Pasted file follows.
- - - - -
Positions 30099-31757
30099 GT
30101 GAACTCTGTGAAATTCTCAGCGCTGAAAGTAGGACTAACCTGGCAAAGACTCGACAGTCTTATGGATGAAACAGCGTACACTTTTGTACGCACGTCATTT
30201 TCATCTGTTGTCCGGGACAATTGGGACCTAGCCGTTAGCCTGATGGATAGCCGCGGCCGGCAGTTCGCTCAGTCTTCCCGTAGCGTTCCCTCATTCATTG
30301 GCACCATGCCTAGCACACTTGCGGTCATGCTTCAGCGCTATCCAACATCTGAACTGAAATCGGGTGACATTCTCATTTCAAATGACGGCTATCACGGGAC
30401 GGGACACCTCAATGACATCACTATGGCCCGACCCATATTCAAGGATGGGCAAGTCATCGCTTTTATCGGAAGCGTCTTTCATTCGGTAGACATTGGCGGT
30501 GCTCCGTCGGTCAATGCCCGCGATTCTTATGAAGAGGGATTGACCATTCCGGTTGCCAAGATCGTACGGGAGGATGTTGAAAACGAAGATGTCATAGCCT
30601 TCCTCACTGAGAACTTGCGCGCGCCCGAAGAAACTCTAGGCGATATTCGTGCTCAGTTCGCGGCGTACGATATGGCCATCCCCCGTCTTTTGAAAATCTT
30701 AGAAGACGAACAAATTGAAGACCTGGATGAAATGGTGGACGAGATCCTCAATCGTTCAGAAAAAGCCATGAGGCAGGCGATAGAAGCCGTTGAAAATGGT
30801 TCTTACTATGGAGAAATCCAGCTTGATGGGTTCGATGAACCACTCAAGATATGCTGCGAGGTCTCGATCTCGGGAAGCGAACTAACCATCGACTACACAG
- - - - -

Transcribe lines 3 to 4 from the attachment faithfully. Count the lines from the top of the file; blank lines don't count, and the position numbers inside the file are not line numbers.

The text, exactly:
30101 GAACTCTGTGAAATTCTCAGCGCTGAAAGTAGGACTAACCTGGCAAAGACTCGACAGTCTTATGGATGAAACAGCGTACACTTTTGTACGCACGTCATTT
30201 TCATCTGTTGTCCGGGACAATTGGGACCTAGCCGTTAGCCTGATGGATAGCCGCGGCCGGCAGTTCGCTCAGTCTTCCCGTAGCGTTCCCTCATTCATTG